In recent decades, the amount of food that Americans eat away from home has risen from 18 to 33 percent.
At the same time, restaurant meals with oversized portions have become a major contributor to the country's obesity epidemic. While blame is largely on fast food restaurants, these are not the only restaurants offering larger portions.
A study conducted at Tufts University found that off-channel restaurant meals averaged 1,200 calories, about the same as those offered by major chains. And meals from three of the most popular kitchens – American, Italian and Chinese – add up to more than 1,500 calories.
With 92% of restaurant meals providing more calories than needed in one sitting, it's easy enough to gain weight.
Half of American restaurants are individual establishments or part of a chain that is small enough to not be required to provide nutritional information – such as calories – to allow you to make wise choices.
Here are the steps you can take.
First of all, beware of gifts, such as the tasty bites of the chef presented at the seat, as well as the bottomless bread basket. Dipping bread in olive oil rather than butter removes saturated fat, but not calories; so avoid them if you want to spend those calories elsewhere.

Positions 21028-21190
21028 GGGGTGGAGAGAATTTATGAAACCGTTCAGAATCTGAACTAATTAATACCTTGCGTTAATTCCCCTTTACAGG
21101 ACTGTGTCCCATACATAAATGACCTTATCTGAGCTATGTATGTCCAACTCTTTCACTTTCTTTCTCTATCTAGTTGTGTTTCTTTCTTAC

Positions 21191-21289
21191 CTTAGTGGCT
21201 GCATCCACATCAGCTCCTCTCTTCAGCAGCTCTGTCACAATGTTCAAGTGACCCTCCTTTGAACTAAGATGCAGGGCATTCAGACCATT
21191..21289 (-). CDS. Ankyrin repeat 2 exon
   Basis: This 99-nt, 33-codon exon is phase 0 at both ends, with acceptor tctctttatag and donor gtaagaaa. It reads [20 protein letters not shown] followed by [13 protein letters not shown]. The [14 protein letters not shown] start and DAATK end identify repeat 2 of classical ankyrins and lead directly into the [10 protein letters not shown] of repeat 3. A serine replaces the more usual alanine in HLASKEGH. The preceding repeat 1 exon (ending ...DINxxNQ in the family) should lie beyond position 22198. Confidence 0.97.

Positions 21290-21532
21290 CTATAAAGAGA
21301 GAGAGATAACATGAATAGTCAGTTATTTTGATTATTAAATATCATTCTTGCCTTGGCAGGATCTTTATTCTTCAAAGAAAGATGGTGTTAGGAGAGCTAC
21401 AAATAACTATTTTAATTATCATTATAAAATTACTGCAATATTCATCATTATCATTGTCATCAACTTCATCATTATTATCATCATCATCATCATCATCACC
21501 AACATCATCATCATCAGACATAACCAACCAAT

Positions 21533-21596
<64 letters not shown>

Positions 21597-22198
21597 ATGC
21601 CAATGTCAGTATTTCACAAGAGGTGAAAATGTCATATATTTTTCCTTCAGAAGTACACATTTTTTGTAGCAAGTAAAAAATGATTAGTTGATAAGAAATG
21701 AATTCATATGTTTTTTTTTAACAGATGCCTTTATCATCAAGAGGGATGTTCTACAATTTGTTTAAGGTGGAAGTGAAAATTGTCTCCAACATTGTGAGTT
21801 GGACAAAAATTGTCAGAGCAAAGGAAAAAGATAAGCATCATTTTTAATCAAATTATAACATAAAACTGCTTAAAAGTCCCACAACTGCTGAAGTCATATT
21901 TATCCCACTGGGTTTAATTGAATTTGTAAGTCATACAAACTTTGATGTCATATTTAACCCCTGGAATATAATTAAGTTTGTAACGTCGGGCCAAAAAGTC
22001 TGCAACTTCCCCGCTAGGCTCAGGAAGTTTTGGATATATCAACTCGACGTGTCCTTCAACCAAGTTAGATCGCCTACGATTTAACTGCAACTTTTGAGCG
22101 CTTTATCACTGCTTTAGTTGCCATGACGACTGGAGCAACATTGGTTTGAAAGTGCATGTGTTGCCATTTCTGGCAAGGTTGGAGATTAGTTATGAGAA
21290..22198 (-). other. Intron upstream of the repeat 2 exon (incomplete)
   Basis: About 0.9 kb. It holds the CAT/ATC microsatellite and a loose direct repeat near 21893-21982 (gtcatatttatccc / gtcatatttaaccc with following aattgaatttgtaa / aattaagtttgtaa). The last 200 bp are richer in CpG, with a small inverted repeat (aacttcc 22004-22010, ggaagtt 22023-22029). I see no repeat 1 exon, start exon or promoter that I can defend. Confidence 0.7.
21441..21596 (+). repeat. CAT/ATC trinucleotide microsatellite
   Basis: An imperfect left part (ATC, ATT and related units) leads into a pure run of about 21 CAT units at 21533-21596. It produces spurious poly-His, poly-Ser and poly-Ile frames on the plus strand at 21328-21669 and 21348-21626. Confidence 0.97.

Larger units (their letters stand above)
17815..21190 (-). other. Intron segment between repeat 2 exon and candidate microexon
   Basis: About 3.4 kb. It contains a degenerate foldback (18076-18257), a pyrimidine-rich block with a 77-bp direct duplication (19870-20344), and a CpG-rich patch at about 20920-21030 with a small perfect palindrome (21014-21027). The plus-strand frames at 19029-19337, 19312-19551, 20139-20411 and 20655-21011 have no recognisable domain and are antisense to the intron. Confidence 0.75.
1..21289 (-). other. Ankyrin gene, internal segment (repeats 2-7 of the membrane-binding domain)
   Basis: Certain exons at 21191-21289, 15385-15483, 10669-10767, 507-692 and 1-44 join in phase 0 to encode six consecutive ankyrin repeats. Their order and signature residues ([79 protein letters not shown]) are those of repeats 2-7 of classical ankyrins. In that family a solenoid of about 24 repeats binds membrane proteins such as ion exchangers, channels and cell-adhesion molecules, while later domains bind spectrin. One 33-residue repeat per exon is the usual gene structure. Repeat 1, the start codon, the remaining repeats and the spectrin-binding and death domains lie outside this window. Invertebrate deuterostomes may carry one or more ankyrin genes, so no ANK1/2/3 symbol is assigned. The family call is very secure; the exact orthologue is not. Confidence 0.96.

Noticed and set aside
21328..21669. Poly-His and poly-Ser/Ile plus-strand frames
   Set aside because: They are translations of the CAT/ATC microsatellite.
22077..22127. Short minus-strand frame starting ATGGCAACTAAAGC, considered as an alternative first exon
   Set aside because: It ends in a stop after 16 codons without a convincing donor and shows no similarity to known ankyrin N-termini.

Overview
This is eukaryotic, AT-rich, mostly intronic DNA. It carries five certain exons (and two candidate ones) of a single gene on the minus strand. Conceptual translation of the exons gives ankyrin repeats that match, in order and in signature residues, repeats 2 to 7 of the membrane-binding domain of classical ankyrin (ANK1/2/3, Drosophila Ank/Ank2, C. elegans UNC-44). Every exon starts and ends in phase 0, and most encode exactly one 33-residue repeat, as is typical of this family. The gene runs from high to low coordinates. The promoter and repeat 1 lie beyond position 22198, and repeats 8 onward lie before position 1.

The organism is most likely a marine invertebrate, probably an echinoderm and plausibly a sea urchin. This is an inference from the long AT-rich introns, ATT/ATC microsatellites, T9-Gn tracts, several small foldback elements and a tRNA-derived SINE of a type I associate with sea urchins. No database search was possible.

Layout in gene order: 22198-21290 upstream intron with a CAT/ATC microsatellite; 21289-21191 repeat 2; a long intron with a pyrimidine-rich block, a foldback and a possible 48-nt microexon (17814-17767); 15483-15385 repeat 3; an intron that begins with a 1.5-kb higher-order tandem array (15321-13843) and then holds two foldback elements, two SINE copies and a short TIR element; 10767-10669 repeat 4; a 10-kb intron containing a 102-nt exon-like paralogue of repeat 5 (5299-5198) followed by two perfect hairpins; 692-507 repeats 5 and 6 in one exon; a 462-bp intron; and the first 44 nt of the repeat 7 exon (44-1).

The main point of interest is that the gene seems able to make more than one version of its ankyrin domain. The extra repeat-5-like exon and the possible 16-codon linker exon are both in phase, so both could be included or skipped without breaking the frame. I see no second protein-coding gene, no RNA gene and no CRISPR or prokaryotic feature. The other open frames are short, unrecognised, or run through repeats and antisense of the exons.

Ask about cooking and avoid portion-size ingredients like cheese, butter and cream. Better yet, ask what you can order without grease or breadcrumbs.
The preparation can make even low-calorie vegetables less virtuous. Baking or steaming is always better than sauteed and fried.
Finally, balance your meals in the restaurant by eating healthier meals at home. If you often eat at the restaurant, you may want to make your kitchen an area without snacks and desserts.nmnm